Wait, They Still Think Olympics Is About Sports?!

Greg Wyshynski of Yahoo Sports Puck Daddy blog reports:

Argentina Field Hockey Hottie

(Slap ice skates on ‘em and it might be different)

The U.S. vs. Canada men’s preliminary-round showdown Feb. 21 won’t be shown on NBC, but on cable’s MSNBC at 7 p.m. EST. Instead, the Peacock will bring fans an exhilarating night of ice dancing, women’s speedskating, men’s freestyle skiing and men’s giant slalom – rather than what amounts to an NHL all-star game on an international stage.

For most, NBC’s decision represents a mindless, millisecond thumb-twitch on the remote. But for the NHL, there could be no bigger insult. (Damn amazing considering the public embarrassment suffered by the league and Commissioner Gary Bettman over the years.)

Allan Walsh outraged by NHL demoted in Olympics coverage on NBC

(Walsh is prominent NHL player agent with Octagon)

If you don’t know why NBC’s JV-ing hockey is an outrage to its fans, well … you probably don’t care.

Work with me, kiddo:

1) NBC is the NHL’s network broadcast partner. Actually, “partner” might be stretching it as the league gave NBC broadcast rights to its games for free.

2) The NHL excised three weeks from its regular season, including canceling its all-star game, to commit players to the Olympics. That decision caused much consternation among NHL owners, coaches, players and their cable television partners. If the NHL knew that its players in their biggest game were going to be relegated  to lightly-watched MSNBC, do you think it would’ve made the Olympic commit?

So with those two points as a backdrop, why on earth did NBC decide to dump USA vs. Canada hockey for Ice Dancing?


John Ourand
of SPORTSBUSINESS JOURNAL gave us some foreshadowing last week when pitting the ratings of ESPN bowling coverage against an NHL game:

Bowling does triple the ratings of the NHL

That doesn’t take into account Versus’ lack of carriage, but you get the point.

Wyshynski also has this from NBC on why it made the call:

So we reached out to NBC for comment and context, and found out who gets the blame for this malarkey: American women.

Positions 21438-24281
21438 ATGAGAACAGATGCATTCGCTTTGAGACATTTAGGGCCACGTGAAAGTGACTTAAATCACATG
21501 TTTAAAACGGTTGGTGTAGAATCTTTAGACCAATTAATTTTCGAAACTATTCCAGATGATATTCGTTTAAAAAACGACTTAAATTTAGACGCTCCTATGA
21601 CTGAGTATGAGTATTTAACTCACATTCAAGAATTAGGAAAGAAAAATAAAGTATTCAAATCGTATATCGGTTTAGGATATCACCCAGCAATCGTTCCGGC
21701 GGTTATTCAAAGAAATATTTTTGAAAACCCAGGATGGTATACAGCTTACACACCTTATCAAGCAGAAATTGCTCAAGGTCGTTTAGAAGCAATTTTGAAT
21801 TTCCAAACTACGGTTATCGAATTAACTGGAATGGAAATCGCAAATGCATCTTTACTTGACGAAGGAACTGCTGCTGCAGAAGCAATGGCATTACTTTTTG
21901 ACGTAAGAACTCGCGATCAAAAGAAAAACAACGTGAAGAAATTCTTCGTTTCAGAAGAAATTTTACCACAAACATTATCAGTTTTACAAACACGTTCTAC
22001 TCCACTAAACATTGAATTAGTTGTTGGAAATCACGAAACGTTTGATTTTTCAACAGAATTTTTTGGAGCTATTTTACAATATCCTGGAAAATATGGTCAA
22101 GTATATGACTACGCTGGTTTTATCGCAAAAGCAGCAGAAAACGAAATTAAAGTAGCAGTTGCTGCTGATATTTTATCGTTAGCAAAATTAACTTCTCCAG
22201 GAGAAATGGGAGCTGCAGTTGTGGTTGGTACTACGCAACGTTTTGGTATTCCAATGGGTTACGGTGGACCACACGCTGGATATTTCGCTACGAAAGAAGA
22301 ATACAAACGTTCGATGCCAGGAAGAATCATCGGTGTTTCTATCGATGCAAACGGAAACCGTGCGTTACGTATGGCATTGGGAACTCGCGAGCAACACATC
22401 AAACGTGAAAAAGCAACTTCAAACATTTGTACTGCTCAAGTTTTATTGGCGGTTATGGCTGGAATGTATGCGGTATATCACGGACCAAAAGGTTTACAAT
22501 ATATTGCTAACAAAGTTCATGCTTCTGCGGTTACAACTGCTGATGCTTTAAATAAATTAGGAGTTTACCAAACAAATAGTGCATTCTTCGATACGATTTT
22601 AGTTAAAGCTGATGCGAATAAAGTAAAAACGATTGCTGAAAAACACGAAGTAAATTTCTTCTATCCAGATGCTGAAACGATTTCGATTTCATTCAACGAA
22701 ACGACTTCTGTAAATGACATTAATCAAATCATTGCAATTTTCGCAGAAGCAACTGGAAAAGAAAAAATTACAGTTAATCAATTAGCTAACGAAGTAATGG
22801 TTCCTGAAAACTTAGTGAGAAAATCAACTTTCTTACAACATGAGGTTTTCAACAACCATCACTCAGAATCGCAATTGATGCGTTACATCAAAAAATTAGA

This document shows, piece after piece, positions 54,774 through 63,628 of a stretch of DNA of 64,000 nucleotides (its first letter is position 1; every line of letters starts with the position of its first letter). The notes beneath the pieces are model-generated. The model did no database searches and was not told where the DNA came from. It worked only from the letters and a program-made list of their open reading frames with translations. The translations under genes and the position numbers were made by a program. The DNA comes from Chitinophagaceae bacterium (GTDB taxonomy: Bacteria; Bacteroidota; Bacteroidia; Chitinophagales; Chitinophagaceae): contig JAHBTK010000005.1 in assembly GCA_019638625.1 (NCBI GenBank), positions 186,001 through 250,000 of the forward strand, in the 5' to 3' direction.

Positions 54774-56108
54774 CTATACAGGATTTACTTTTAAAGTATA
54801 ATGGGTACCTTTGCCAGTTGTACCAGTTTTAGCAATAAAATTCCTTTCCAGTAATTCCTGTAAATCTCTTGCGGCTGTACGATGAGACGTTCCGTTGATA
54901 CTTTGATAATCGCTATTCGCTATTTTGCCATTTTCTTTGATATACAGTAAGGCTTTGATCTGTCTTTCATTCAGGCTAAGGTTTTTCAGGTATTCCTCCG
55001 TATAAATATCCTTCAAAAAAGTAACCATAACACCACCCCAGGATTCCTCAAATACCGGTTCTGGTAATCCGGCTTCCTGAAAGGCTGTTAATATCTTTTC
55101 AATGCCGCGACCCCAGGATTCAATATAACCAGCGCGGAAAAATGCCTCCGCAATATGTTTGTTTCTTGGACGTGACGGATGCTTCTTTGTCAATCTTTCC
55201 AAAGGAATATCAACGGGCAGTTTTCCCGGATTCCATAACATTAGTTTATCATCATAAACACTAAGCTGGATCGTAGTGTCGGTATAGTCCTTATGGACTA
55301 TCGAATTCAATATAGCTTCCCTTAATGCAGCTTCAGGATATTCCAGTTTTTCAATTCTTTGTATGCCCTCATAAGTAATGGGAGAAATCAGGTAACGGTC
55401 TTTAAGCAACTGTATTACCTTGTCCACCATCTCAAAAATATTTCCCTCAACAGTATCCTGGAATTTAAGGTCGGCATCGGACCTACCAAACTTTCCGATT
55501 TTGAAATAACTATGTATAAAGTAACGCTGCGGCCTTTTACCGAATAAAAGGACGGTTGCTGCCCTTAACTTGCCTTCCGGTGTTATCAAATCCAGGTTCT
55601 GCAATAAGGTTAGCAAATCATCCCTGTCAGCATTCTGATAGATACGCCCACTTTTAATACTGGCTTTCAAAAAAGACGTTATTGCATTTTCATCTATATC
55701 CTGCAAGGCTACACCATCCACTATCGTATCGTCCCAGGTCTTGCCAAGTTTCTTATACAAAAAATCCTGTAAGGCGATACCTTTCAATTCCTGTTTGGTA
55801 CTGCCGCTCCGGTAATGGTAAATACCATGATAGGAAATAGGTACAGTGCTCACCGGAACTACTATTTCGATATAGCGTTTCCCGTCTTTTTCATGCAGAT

Ice dancing, like figure skating, is a demographic draw; it’s the hook for a night of coverage that appeals to a broader audience than hockey does.

In essence, committing to a hockey game is committing to a three-hour programming block that can’t be interrupted. Imagine the outrage if NBC cut away during the second period of USA/Canada because someone was taking a historic bobsled run. Ice dancing allows for drop-ins at other events, which is another reason NBC believes it’s the best option in East Coast prime time.

Okay, can I now confirm there isn’t a single, respirating soul on the planet who still believes that the Olympics are about sports?

The entire endeavor, at least in my lifetime, always has been and will forever be an exercise in masterful (sports) marketing akin to what you see ESPN doing with the X Games.

Once upon a time, ESPN execs saw a large, money-spending demographic of people who were engaging in action sports that had yet to be formally organized in a substantial way. So for the sole reason of grabbing that demo’s discretionary income, ESPN organized those “sports” into a money-printing apparatus known as the X Games. Brilliant, it is.

The sports of the Olympics are similarly immaterial. Widespread interest in The Games is solely based on the broadcast choreography employed by NBC. The offerings presented on NBC itself are a reflection of what the network thinks is most attractive to the largest audience. (See: tail wags dog.)

For instance, if the USA hockey team’s best player was also the son of Barack Obama, you could damn well guarantee that its games would be primetime affairs on NBC. The only thing that matters in how a sport and/or game gets covered by the network is how compelling the context is.

Scratch that.

The only thing that matters in how a sport and/or game gets covered by the network is how compelling the context is in the opinion of NBC.

The best way to quantify how NBC and other Olympic broadcasters manufacture interest out of thin air is to consider how many humans will care one wit about Ice Dancing after Vancouver is over - compared to ice hockey. Again, the popularity or legitimacy of a sports is irrelevant to NBC’s coverage of The Games.

What I’ve given you is an American perspective on how the Olympics work. Canadians, because their culture revolves around winter sports, certainly have a different perspective - along with hardcore NHL fans around the world.

Unfortunately for our neighbors to the north, the only opinion that matters for these Games resides on the 15th floor at 30 Rockefeller Plaza, New York, NY 10020.